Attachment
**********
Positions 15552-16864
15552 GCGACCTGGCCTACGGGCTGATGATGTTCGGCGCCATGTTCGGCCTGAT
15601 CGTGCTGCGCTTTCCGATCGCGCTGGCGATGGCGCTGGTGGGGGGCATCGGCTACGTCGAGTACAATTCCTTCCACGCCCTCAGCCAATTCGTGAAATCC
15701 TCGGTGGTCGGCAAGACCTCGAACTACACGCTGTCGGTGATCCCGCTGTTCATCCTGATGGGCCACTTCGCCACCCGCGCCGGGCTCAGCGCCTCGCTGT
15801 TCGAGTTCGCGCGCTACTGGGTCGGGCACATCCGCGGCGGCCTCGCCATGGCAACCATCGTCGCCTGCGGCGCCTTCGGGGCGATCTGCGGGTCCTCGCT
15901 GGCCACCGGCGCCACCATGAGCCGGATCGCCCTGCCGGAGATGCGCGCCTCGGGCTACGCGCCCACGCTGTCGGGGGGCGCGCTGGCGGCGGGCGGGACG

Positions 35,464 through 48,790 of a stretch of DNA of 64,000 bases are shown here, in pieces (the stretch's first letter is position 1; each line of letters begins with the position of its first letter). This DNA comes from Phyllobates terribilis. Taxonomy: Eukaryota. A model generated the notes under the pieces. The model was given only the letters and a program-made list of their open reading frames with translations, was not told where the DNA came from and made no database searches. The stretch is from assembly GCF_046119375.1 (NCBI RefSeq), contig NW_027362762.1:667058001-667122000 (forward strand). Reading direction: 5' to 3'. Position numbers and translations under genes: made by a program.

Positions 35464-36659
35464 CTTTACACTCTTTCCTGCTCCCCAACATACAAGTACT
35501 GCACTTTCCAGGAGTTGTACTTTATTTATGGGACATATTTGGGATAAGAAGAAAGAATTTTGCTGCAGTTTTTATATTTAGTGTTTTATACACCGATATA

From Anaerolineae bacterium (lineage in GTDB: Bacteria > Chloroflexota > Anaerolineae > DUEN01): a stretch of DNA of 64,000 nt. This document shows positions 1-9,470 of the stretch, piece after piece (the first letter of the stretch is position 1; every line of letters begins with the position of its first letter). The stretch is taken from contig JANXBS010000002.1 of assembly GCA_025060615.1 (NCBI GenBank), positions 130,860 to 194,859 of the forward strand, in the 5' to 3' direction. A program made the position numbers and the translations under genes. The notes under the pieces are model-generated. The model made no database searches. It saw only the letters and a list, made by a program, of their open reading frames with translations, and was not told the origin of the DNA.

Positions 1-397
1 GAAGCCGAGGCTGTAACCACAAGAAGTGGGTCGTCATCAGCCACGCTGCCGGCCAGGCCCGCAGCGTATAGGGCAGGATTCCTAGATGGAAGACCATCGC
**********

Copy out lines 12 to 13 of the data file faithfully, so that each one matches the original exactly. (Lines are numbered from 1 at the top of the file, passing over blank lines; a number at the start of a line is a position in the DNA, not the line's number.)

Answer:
Positions 1-397
1 GAAGCCGAGGCTGTAACCACAAGAAGTGGGTCGTCATCAGCCACGCTGCCGGCCAGGCCCGCAGCGTATAGGGCAGGATTCCTAGATGGAAGACCATCGC